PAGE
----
This week we’re reaching for one of my favorite dishes, baked beans. For many
many years I never attempted to write down a bean recipe. Finally after
compliments from family and friends I started recording my ‘mixtures’. The
reason I even state this is because to many of us having a recipe for baked beans
is just a bit of a joke. Who ever heard of it? When you make beans you just start
with a few of your favorite ingredients and start putting them together, right?
Not so fast, since I started working for Silver Dollar City in 2008 I have come to
realize that there can be ‘big’ differences in making a good bean recipe.
Flavor is always at the top of any ‘foodies’ list for a good dish, but in a bean dish I
think getting the right combination of beans is very important. Tagging along
head to head with the bean combo is getting the liquid/sauce ratio in good form.
As you’ll read in the notes of my recipe, I despise runny baked beans. The ones
that melt the cream salad and provide a liquid slide for the run-away deviled eggs.
The different styles of baked beans is as broad as corn casserole recipes. I’ve
written Hawaiian Beans, Caribbean Beans, Mexican Beans, Down-Home Beans,
Cowboy Beans, BBQ Beans, Fruity Beans, Tootie Beans, (Ha, just had to slip that
one in.) Spicy Baked Beans and the list goes on and on and on. There are no limits
as to what you can place inside a baked bean dish.
Let’s say its fall and you’ve been invited to a cook-out. The host has asked you to
bring baked beans. First and foremost look at the possible food styles of the
guests attending. (IF you know.) If there are some big time foodies then take the
plunge and take real creative liberties. Should the party include mostly down-
home appetites, farmers or kids I suggest you do a more standard baked bean
dish. With the fall theme I would consider reaching for some of the following
ingredients: Fried Sausage, smoked ham, cooked bacon, apple butter, real maple
syrup, chopped apples, nuts, raisins and even squash. What is one ingredient that
I think beans just must have? Prepared mustard, or at least mustard in some
One time I was asked to bring a big pan of beans to the ‘Cox Family’ Fish Fry at
Gooseneck Bend Farm, formerly located in Platte County, Missouri. I go trucking
in with a pan of beans that probably was ‘valued’ at around $20. Oh yeah these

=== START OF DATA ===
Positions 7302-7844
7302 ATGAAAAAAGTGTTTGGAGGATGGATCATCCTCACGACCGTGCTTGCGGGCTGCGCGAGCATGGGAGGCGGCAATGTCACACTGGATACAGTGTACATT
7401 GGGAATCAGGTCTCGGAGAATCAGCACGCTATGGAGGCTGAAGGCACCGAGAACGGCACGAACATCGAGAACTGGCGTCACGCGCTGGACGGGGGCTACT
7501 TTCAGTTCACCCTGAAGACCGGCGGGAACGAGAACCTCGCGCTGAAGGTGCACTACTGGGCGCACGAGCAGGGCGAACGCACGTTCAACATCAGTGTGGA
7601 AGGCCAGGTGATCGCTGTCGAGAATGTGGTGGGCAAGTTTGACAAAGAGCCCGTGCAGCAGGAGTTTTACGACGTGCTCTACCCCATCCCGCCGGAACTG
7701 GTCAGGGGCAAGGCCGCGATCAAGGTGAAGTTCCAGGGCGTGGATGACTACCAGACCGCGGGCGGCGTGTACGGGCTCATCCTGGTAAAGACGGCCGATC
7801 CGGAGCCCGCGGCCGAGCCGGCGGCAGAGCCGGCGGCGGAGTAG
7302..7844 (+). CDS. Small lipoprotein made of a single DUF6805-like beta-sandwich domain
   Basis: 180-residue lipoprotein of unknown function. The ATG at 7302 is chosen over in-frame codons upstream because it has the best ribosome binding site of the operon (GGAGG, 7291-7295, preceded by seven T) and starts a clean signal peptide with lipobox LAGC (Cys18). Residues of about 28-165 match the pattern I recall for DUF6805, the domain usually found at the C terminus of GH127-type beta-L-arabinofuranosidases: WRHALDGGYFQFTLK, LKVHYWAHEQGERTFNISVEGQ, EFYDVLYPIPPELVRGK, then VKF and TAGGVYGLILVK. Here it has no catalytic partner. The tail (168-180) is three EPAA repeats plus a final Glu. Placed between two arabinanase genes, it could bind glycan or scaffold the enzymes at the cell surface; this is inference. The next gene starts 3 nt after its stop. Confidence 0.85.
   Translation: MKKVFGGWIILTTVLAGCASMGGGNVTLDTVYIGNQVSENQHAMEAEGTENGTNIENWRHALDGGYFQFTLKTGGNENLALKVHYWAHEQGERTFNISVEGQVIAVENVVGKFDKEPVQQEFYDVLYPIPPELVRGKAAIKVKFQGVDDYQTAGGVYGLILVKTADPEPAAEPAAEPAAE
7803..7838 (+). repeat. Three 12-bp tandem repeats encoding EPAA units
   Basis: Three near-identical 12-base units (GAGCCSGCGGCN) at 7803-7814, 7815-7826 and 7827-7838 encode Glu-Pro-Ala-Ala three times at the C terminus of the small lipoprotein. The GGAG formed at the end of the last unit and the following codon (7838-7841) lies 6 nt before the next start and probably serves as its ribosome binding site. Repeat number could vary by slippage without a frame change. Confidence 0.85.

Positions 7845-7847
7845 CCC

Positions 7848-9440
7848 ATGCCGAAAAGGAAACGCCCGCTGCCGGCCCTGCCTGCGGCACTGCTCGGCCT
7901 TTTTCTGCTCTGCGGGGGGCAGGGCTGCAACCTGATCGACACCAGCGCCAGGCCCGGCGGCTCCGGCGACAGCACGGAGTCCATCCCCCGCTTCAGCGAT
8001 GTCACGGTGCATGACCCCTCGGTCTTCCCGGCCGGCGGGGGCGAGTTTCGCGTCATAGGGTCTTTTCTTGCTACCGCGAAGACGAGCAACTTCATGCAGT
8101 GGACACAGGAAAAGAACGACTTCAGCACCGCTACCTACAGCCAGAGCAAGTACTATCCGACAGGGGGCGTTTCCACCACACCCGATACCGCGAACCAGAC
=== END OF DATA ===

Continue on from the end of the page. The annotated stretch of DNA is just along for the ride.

beans were packed with sausage, hamburger, onion, peppers and all kinds of
yummies. Noticed I underlined the word ‘asked’. Usually it’s a good idea to ask
the hostess what she needs at affairs of this nature. Well; evidently I was the only
one who asked what I should bring. There were probably 8-10 pans of baked
beans. Some of the beans were even in commercial size pans. Needless to say
we all came home with most of our baked beans. I don’t like to freeze beans
unless I absolutely must. I looked at Ervin, my husband, and said: ‘Let’s put these
beans into a big pot of chili.” To this day he still says it was one of the best pots of
chili I ever made.
Try experimenting with the newer ‘Ranch’ style beans in the black cans. The rich
sauce these beans are packed with is delicious. The ‘Ranch’ label originated in
Texas, so the beans have more of a southwest flavor.
As a connoisseur of great beans I will give you these parting words: ‘A picnic just
isn’t a picnic without baked beans.’ I still remember the pan my mom baked her
beans in when we went to Nauvoo, Illinois for our annual fall picnic. This was no
sandwich picnic, oh no! This was fried chicken, cherry crème salad, baked beans,
potato salad, deviled eggs and homemade cake for dessert! Spoiled, nope, just a
mom that showed her love through her incredible cooking. I bet she never knew
what wonderful memories she was creating at the time. Did I mention we had a
tablecloth and damp washcloths to clean our fingers? (This was before ‘wet-
wipes.) They were the best of times.
Simply Yours, The Covered Dish. www.thecovereddish.com
Jilly’s Baked Beans
On a snowy day in 2015 my husband, Ervin, called home from work and said we’re
having a carry-in tomorrow and the dishes are to have dog related names. Ervin
read the list and I thought baked beans would be a good fit. You can figure out
your own ‘fun’ title from there. Personally I think they were desperate to have a
food day at work!
1 (15 ounce) regular can of VanCamp beans, drain excessive juices from beans
1 (28 ounce) can VanCamp Sweet Hickory beans, remove fat pieces
2 (15 ounce) cans Ranch Style Beans with Jalapenos, remove any excessive juice
1 1/2 tablespoons prepared mustard
1 pound, cooked/crumbled sausage
1/2 cup brown sugar
1/2 cup Hickory BBQ sauce
1 small-medium onion, chopped fine
Since I was a little girl one of my favorite dishes has been baked beans. Writing
recipes for beans has been difficult because I just go to it and seldom record what
I put in the dish. To this day I bet I have written at least 10 or more recipes for
baked beans. I wanted to put chopped peaches in this dish, but didn’t have any
on hand at the time. Often the key to good beans is choosing the right
combination of bean types & sauces.
I believe the key to good baked beans is cooking them long enough, so they don’t
run all over the plate. My pet peeve is to have runny hot beans in my jello or fruit
salads! These were baked at 375 degrees in a greased 9 x 13 pan for about 1 1/2
hours. Allow to set before taking to the table. Serves 8-12 persons depending
upon whether it’s a side or main entrée.
This recipe is dedicated to Jillian, our Welsh Corgi, who is a Rescue Dog.